Prof. P. N. BHATT


            R. K. Narayan, the greatest novelist of stories of humour in Indo-Anglian literature, is not essentially interested in politics. His forte, like that of Jane Austen, is to laugh at odd behaviour and attitudes of common men. And yet, we have one novel of his in which he looks at the political movement of Indian struggle for independence through the glasses of a humourist.


            The theme of Waiting for the Mahatma (1955) is based on the romantic love of Sriram and Bharti, with the Gandhian movement and the struggle for freedom as its background. In spite of the background of political struggle, real importance is given to Sriram-Bharti love affair. Gandhiji is not given much importance, we do not learn much about Gandhiji. Gandhiji is shown as a sort of a background figure in the novel. The span of the novel covers six years before the freedom of our country and covers the history, making events like Salt Satyagraha, Noakhali, Quit India movement etc. All these events are subordinated and not given elaborate treatment. Narayan’s choice to introduce Gandhiji in the back-ground is a strange thing. Gandhiji is shown involved in very small incidents. Gandhi is talking to small children, villagers and Harijans, talking to them on very ordinary subjects of life. Gandhiji is shown to us through the eyes of Sriram’s grandmother. To her Gandhi is one who dangerously encourages the youth of India against the British Raj and creates political trouble. But it seems Narayan has considered the impact of Gandhiji sufficient to bring out the love and romance of Sriram and Bharti.


            The very opening of the novel discusses the family of Sriram. Sriram is the son of a soldier in the British army who died in Mesopotamia during the first world war. His mother died soon after and he was brought up by his grandmother who lived on a small pension that she received. They lived very economically and she also saved some thirty-eight thousand rupees in fund office for her grandson.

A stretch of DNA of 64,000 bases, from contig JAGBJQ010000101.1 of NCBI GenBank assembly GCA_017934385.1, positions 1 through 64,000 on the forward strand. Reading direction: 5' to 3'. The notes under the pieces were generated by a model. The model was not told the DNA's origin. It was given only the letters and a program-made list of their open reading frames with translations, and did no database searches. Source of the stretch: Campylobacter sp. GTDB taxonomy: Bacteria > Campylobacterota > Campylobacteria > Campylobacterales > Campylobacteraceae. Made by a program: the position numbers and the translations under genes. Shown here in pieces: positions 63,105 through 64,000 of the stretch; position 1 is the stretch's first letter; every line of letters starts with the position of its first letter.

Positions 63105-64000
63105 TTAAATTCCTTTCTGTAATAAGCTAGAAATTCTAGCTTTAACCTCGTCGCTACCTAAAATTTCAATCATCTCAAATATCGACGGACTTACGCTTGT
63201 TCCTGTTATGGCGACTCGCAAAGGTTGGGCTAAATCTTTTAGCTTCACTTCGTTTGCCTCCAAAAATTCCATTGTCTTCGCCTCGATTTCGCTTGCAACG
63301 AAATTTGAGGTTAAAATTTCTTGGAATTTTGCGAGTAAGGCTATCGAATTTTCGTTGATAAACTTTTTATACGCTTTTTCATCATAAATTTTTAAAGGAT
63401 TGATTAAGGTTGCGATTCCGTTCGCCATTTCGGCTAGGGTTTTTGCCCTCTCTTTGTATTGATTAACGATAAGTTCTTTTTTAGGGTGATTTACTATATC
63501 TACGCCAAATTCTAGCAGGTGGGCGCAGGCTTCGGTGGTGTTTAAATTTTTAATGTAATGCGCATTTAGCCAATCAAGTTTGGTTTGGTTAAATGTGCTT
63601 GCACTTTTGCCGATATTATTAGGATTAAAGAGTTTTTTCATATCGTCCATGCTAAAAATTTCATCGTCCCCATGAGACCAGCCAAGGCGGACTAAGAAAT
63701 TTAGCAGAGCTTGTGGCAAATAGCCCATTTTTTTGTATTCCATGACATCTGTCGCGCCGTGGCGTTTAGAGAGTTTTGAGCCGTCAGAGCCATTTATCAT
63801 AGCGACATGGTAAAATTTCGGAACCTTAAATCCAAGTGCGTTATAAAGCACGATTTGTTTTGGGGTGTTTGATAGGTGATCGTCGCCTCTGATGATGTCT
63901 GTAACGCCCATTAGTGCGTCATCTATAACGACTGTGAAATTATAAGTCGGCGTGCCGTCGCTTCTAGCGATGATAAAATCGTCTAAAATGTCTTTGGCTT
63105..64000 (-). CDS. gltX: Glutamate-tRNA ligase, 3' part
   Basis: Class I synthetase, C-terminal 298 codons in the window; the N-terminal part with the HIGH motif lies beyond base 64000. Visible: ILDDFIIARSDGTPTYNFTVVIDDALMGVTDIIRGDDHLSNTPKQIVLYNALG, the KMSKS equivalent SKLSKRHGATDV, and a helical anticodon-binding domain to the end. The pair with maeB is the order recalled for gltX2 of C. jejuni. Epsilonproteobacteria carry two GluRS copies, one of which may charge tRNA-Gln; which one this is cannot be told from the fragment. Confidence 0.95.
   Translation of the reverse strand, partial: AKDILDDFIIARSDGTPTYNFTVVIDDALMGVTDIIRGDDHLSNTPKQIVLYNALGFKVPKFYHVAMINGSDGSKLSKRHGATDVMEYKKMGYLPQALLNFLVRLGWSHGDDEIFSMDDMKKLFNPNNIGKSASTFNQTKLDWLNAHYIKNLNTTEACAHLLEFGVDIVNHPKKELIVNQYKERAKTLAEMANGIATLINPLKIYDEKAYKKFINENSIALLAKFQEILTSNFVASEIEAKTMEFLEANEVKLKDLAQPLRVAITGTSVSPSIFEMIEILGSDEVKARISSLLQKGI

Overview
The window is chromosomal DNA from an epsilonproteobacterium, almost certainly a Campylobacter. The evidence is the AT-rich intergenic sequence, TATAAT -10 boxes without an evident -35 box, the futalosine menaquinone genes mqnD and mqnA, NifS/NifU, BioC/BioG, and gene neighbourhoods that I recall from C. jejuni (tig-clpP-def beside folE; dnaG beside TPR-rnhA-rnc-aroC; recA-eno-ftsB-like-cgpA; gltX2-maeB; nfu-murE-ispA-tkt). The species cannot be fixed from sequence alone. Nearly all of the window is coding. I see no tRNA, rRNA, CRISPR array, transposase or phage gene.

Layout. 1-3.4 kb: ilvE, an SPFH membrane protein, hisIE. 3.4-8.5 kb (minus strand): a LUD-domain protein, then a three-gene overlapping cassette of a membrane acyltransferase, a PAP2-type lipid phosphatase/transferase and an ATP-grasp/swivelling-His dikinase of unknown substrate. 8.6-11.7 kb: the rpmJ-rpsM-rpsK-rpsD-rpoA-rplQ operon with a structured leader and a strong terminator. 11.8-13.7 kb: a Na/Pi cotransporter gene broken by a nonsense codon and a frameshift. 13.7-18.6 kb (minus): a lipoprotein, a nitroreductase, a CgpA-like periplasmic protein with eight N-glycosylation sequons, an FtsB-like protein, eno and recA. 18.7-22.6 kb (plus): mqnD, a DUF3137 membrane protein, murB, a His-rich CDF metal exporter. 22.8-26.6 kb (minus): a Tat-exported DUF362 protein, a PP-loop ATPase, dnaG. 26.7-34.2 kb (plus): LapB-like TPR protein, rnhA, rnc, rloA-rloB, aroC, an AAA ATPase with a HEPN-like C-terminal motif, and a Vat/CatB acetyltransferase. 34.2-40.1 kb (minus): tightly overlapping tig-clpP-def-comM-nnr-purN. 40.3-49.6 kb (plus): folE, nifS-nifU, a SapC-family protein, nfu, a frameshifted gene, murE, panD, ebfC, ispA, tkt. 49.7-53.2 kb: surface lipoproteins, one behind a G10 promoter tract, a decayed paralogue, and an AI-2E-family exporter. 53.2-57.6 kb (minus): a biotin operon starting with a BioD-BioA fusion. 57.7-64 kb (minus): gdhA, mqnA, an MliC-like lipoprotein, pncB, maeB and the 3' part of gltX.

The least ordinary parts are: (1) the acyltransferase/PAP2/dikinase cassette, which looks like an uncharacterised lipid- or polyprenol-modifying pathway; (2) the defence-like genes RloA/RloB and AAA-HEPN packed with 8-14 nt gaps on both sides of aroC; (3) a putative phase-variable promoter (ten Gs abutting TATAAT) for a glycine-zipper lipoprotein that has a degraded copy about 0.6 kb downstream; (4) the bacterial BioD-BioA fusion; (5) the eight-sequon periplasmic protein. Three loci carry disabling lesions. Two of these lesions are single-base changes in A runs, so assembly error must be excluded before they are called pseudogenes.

When Sriram meets Bharti for the first time, he is highly impressed by her beauty and when she asked for contribution for poor people, Sriram wanted to ask her about her age, caste and horoscope. He was struck by the idea of marrying her, and without any hesitation he fumbles for contribution and gives her ten rupees. Sriram is cunningly simple. He had, “a wild hope that she would let him touch her hand.” When Gandhiji addressed the first public meeting in the evening on the Sarayu bank, he saw Bharti again on the dais. Gandhi’s first speech, “I see before me a vast army. Everyone of you has certain good points and certain defects, and you must all strive to discipline yourselves before we can hope to attain freedom for our country...But we have a system of our own to follow: that’s “Ram Dhun”; spinning on the Charkas and the practice of absolute Truth and Non-violence.”


            Sriram is attracted towards Gandhiji and later on joins the Gandhian movement, but it is more for the sake of Bharti. Sriram and Bharti meet at a Congress camp. Sriram is eager to establish friendship with Bharti and later on get married to her. Sriram’s intentions are very clear. Narayan gives us all the details about Sriram but does not reveal anything about Bharti. She is an orphan and has to say only a few words to Sriram, “I do whatever I am asked to do by the Sevak Sangh. Sometimes they ask me to go and teach people spinning and tell them about Mahatmaji’s ideas. Sometimes they send me to villages and poor quarters. I meet them and talk to them and do a few things. I attend to Mahatmaji’s needs.”


            Bharti is also polite to him. She arranges the interview for him. But she asks Sriram to put only facts and truth before Gandhiji. Next day Sriram goes to meet Gandhiji. When he meets Gandhiji, Gandhiji at once takes his case. Gandhiji says, “Bharti has just been mentioning you.” He spoke while his hands were busy turning a spinning wheel, drawing out a fine thread. A man sitting in a corner, with a pad resting on his knee, was writing. Mahatmaji himself, as always, was doing several things at the same time. While his hand was spinning, his eyes perused a letter held before him by another, and he found it possible too to put in a word of welcome to Sriram. Through the back door of the hut many others were coming in and passing out. For each one of them Mahatmaji had something good to say to him. Bharti is now sympathetic and considerate to him. “She seemed to be unaware of the feelings she was rousing in him.” And finally “Her braid laid its pleasant weight on his forearm. Her cheeks smelt of sandalwood soap. He kissed the pit of her throat. He revelled in the scent of sandalwood that her body exuded. “You are sweet-smelling” he said. “I will be your slave. I will do anything you ask me to do for you. I will buy you all the things in the world.” He behaved like an idiot. But soon She realises her own mistake and controls herself, “No, you will not touch me again,” she said. “...we shall marry” she said “the very minute Bapu agrees.”